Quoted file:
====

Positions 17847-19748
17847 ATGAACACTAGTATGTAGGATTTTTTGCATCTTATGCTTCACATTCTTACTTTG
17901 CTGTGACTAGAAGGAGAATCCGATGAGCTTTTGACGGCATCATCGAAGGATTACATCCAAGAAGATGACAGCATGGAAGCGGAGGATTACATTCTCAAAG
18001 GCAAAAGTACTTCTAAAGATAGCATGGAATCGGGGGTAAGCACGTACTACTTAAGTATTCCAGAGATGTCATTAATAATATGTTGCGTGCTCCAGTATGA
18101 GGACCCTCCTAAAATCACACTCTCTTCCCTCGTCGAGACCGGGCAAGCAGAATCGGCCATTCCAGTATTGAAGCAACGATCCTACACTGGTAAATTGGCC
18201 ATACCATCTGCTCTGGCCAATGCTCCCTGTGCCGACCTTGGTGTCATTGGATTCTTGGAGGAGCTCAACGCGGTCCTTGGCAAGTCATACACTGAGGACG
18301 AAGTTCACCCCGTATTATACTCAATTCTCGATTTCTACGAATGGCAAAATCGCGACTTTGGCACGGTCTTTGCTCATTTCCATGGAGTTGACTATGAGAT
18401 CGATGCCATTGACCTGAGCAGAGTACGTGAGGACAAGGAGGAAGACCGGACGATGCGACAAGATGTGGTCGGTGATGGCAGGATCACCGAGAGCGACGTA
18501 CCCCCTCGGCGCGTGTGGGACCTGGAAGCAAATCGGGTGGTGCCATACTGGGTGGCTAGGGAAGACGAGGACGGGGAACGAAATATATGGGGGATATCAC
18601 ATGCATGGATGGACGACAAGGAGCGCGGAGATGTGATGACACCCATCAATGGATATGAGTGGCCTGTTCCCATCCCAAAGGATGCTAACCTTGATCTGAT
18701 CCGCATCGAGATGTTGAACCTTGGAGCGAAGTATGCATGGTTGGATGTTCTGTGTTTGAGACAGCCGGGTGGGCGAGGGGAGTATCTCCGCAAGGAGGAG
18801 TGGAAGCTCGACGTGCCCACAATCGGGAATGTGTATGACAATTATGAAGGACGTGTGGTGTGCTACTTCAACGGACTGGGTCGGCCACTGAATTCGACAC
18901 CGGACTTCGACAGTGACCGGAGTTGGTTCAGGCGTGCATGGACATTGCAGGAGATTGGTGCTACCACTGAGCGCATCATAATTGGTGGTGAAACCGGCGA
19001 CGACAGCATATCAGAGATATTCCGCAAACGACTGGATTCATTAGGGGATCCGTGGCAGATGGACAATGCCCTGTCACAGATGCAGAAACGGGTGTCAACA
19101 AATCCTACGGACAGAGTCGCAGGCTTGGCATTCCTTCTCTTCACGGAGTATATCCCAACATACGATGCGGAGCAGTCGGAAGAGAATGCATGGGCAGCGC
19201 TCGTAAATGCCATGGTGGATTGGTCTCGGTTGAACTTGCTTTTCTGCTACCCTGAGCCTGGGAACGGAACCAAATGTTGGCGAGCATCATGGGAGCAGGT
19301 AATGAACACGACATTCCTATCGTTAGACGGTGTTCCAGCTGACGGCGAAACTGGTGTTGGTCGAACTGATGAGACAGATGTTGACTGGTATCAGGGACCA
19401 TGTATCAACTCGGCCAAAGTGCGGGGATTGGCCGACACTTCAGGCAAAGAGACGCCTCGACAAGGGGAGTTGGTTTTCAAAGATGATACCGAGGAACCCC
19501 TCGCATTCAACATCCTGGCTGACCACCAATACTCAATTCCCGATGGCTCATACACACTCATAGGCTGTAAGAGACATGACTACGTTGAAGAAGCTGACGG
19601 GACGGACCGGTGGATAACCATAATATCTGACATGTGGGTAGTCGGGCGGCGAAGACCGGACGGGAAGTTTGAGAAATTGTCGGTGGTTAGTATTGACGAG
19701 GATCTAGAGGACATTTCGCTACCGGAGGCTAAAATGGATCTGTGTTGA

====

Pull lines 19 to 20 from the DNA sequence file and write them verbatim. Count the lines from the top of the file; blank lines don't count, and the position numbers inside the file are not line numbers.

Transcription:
19501 TCGCATTCAACATCCTGGCTGACCACCAATACTCAATTCCCGATGGCTCATACACACTCATAGGCTGTAAGAGACATGACTACGTTGAAGAAGCTGACGG
19601 GACGGACCGGTGGATAACCATAATATCTGACATGTGGGTAGTCGGGCGGCGAAGACCGGACGGGAAGTTTGAGAAATTGTCGGTGGTTAGTATTGACGAG